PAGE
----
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The FLSA at 75

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The Fair Labor Standards Act ("FLSA"), which was signed into law by Franklin Delano Roosevelt on June 25, 1938 outlawed "oppressive child labor," imposed a federal minimum wage of 25 cents per hour, and required overtime for hours worked over 40 in a week. But the America we live in is far different from that which existed 75 years ago and both employee advocates and company executives have raised serious questions as to how well the FLSA is currently working.

In 1938, Lou Gehrig was playing first base for the Yankees and Action Comics released the first issue of Superman. The American workforce was mostly industrial, child labor abuses were rampant and worker exploitation was the rule rather than the exception. The America of 1938 was filled with coal miners, longshoremen, garment workers and many occupations that no longer exist. Fast forward 75 years and everyone seems to have a complaint about the FLSA and no diamond jubilees have been arranged.

On the employee side, the minimum wage of $7.25 per hour is viewed as inadequate and insufficient for workers to escape the poverty level. Particularly galling to employee advocates is the "tipped minimum wage" for restaurant waiters that is only $2.13 per hour in many states.

On the employer side, businesses have lamented the recent explosion of FLSA cases that are based on misclassification of employees as "exempt" from the provisions of the FLSA. There is a dangerous misconception amongst employers that if a white-collar employee is paid a salary, the employee need not be provided overtime after 40 hours of work. That misconception has led to hundreds of lawsuits and tens of millions of dollars paid out by companies to brokers, analysts, computer technicians, salespersons and other employees who were misclassified as "exempt."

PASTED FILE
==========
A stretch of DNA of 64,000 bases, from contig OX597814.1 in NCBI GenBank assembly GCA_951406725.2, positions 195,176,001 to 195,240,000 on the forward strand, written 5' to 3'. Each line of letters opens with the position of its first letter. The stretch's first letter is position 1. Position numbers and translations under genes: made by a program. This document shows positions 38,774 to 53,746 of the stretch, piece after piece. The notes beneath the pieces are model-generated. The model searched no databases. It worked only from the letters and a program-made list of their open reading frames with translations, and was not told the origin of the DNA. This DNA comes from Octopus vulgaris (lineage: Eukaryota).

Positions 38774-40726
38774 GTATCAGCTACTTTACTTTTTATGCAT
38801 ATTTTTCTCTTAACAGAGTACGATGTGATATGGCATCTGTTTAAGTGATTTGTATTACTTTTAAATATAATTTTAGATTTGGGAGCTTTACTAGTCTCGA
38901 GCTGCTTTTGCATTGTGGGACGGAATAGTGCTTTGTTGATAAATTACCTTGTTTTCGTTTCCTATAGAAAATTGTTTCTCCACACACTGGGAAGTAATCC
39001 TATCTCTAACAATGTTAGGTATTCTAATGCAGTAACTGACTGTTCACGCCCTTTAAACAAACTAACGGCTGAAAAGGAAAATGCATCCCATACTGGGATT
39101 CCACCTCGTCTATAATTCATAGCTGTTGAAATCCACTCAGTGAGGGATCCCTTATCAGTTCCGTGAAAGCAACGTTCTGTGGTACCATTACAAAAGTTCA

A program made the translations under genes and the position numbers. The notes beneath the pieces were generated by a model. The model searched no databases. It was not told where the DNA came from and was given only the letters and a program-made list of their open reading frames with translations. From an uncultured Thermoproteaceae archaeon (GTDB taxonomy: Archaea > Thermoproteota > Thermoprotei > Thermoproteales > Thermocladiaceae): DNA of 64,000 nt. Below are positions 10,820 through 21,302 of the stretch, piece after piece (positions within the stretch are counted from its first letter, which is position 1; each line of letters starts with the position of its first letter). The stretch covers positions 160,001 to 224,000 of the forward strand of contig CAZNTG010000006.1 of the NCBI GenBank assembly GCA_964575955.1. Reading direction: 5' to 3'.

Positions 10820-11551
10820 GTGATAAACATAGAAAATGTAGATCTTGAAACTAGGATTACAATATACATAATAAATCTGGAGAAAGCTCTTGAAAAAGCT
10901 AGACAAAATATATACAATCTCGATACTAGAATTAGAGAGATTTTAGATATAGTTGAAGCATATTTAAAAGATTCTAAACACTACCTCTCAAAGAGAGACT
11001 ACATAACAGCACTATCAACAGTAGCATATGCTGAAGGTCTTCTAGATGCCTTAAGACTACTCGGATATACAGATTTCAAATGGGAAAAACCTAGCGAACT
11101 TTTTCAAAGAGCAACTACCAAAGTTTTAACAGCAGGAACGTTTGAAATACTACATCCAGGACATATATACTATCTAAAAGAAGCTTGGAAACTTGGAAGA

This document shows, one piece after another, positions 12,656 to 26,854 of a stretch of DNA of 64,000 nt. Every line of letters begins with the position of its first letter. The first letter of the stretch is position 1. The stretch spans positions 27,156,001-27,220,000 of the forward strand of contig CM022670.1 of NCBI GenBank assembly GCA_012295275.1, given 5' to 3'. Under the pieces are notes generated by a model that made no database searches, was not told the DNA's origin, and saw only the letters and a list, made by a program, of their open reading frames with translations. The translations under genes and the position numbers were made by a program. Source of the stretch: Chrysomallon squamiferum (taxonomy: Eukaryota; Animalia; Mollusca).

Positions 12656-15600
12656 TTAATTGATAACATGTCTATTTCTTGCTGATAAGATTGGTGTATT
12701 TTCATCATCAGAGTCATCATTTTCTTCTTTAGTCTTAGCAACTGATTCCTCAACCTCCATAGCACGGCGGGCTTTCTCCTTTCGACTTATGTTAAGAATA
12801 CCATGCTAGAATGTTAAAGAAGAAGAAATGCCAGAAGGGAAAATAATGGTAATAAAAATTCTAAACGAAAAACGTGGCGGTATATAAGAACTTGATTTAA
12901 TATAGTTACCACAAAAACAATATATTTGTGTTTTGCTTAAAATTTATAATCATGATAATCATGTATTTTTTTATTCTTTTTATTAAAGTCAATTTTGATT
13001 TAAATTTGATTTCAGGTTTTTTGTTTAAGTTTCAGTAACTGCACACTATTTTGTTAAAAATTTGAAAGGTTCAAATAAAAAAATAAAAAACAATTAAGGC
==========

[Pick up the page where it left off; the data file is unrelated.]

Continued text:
For employers, the heartbreak of overtime cases under the FLSA is that how much you pay your employees generally does not matter in determining whether the FLSA was violated. Unless a company can demonstrate that it specifically pays time and a half-pay for all hours worked over 40 in a week to a "non-exempt" employee, it has violated the law. Throw in liquidated damages of twice the overtime owed and payment of the worker's attorneys' fees, and FLSA math becomes frightening very quickly. And the ultimate irony in FLSA cases is that the more the misclassified employee has been paid, the greater the liability since the hourly rate is based on a higher amount.

This past year saw a record 7,764 FLSA cases filed in federal court, according to the Federal Judicial Center. That number represents a 10 percent increase from 2012, and an almost 400 percent increase from ten years ago. Since these cases are filed by attorneys on a contingency basis, the data is a powerful confirmation that FLSA violations are widespread. Moreover, as employees become increasingly aware of their rights under the FLSA, the upward trend in FLSA lawsuits should continue.

Perhaps, this anniversary will provide an impetus to revisit whether the policy goals that Congress set forth in 1938 are being met or whether changes should be made to the law. In the meantime, employers should take careful note that while the FLSA might be 75 years old, it is just reaching its prime in its scope and effect on the American workplace.

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Louis Pechman, a partner in the New York law firm Berke-Weiss & Pechman LLP, has litigated over 100 FLSA cases. He is the founder of waiterpay.com, a site that focuses on wage and hour issues in the restaurant industry.